By Rita Charleston
The Stagecrafters Theatre will present its final offering of the season, “Trouble in Mind,” written by Alice Childress and directed by Yaga Brady, June 10 to June 26 at 8130 Germantown Ave. The play centers on a slice of theatrical life along the fault lines of the black/white divide. The action takes place on an empty stage of a Broadway theater around 1957, where a group of black and white actors and their (white) director are rehearsing an interracial melodrama set in the rural deep South.
Wiletta Mayer, played by Philadelphia native Vanessa Ballard, is an aging, talented yet struggling black actress. She has just been cast in an anti-lynching play titled “Chaos in Belleve,” which is soon to open on Broadway. Wiletta has had her share of shows with demeaning scripts and stereotypical roles, and she’s hoping this play will be different. She must work with her white director to get this show up and running and successful, but it’s not always easy.
Growing up, Ballard originally planned on becoming an attorney, eventually graduating from North Carolina Central University School of Law. However, she explains, she never practiced law because the pull toward the arts was just too strong. “I sang all my life in my family church and with various groups, including a gospel group at Germantown High School, which I attended.”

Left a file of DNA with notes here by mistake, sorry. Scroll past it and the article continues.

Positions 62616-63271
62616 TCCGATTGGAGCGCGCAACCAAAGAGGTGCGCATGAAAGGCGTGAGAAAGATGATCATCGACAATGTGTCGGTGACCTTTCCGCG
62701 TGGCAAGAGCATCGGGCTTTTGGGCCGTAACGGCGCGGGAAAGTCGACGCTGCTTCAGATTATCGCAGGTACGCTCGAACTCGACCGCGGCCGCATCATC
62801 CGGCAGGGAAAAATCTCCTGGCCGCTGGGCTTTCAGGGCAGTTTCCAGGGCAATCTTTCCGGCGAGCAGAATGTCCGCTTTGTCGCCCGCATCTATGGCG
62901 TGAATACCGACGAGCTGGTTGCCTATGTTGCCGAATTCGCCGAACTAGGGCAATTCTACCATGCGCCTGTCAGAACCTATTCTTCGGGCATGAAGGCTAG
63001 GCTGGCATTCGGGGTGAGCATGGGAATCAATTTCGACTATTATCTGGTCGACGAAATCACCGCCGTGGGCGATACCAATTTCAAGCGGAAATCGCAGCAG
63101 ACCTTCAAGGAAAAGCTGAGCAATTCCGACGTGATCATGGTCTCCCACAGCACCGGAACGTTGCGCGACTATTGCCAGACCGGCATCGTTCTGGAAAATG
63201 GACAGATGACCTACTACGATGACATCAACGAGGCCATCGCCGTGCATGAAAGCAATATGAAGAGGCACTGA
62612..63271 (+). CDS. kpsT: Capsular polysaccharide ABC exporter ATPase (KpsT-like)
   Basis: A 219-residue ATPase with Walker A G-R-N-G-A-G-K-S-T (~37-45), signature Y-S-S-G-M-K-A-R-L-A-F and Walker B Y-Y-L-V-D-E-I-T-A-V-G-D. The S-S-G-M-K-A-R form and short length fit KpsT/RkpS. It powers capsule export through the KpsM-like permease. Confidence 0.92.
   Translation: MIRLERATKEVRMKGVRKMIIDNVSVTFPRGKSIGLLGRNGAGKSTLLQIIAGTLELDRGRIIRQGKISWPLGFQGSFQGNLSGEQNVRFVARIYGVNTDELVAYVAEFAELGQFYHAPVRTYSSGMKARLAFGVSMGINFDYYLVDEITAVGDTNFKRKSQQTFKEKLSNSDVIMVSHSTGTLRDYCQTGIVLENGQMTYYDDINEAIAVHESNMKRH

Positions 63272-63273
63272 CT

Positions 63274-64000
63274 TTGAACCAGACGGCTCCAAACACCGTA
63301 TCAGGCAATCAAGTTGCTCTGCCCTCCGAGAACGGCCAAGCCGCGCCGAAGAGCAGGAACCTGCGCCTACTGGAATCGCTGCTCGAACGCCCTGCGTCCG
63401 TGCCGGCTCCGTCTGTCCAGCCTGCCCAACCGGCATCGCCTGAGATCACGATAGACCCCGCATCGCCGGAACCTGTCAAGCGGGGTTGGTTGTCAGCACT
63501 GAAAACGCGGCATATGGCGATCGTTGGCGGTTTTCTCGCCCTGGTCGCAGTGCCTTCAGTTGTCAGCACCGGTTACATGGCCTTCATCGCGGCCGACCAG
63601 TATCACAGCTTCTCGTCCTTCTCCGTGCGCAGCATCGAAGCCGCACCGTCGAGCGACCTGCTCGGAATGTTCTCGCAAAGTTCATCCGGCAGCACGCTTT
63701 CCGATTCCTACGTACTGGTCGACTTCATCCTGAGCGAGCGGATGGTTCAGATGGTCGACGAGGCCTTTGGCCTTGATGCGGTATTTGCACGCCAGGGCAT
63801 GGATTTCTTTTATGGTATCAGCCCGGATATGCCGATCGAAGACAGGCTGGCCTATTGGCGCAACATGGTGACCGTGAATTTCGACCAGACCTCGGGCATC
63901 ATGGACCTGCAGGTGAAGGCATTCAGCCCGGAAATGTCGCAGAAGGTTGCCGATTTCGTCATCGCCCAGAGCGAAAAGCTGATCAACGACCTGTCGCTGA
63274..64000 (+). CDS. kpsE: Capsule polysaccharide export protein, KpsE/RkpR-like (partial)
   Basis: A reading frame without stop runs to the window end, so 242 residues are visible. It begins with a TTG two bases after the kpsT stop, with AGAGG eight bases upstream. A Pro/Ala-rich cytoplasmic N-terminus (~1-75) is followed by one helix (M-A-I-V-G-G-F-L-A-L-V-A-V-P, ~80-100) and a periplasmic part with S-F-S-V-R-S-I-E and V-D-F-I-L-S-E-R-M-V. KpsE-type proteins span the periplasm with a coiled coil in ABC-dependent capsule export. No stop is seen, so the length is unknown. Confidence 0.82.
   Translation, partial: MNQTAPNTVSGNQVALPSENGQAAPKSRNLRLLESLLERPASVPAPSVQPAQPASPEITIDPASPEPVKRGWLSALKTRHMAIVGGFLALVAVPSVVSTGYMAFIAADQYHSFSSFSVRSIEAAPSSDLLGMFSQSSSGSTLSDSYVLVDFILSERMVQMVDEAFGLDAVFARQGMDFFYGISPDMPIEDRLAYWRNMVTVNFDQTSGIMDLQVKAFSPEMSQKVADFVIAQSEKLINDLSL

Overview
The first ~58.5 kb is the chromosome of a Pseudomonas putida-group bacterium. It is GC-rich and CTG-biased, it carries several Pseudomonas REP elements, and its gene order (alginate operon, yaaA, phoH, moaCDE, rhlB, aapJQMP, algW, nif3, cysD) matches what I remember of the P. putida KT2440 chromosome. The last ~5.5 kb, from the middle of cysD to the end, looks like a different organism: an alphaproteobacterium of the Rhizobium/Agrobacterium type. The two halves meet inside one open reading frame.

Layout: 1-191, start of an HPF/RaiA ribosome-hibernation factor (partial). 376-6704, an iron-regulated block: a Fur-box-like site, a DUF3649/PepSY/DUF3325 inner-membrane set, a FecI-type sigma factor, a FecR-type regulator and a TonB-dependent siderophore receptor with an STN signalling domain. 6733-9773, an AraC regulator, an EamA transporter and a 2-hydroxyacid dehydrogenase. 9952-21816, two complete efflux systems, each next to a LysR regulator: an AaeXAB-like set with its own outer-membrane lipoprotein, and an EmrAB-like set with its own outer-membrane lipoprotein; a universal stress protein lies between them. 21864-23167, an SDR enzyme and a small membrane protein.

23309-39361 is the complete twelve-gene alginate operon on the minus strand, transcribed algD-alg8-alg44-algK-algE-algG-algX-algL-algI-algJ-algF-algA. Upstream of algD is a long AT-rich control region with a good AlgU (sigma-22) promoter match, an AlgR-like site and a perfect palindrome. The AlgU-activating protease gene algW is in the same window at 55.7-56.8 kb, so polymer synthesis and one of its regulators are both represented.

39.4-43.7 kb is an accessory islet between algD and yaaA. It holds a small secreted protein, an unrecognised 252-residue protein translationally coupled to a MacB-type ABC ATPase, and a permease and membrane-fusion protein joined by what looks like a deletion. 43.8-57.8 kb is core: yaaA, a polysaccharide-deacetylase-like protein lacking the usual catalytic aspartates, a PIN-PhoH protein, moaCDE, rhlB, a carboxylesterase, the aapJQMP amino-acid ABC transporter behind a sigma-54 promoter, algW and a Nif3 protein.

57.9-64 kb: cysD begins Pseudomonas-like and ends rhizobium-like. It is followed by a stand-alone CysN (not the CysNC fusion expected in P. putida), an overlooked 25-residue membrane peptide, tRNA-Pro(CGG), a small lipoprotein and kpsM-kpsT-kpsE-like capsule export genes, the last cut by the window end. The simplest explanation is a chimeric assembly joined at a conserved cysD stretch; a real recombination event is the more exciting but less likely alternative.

Additionally, she performed for years with Opera Ebony (now Opera North) and has been a member of more than a dozen vocal groups and choirs, including the Ballard Family Singers. “I also loved to read and write poetry and act, although I never really thought of myself as an actress.”
That changed, she adds, when after graduation from law school, she joined a group of thespians known as “Actors for Christ.” While performing around the area, Ballard suddenly believed enough in her abilities to start auditioning for local theaters. And as the years went by, her talents began to be more and more appreciated, garnering roles at Stagecrafters, Old Academy Players, Playcrafters of Skippack and others.
Thoroughly enjoying her current role, Ballard says she’s able to relate to her character. “At one point in the show, Wiletta says she always wanted to be an actress. And although she has a lot of credits, that means she still has not gone as far as she wants to go in her craft. And even though I’ve been acting for quite some time, I also feel the same way. I feel as though I’m just scratching the surface, and just like her, there’s still so much more I want to do.”
When she is not acting, singing or writing poetry, the 50-something Ballard supports herself as a senior member service representative at an insurance company. Meanwhile, she says, she’s always looking for the next good role. “I’m looking for a piece that speaks to me. I’d also like to develop a one-woman show where I could play a historical black character. The fact is, I’m really enjoying all the people I meet at various venues. And I thoroughly enjoy the creative process, which is fascinating to me. I feel as though I’m bringing something from infancy to maturity. And to feel appreciated is wonderful.”
Single tickets are $17 online and $20 at the door. For more information call 215-247-9913.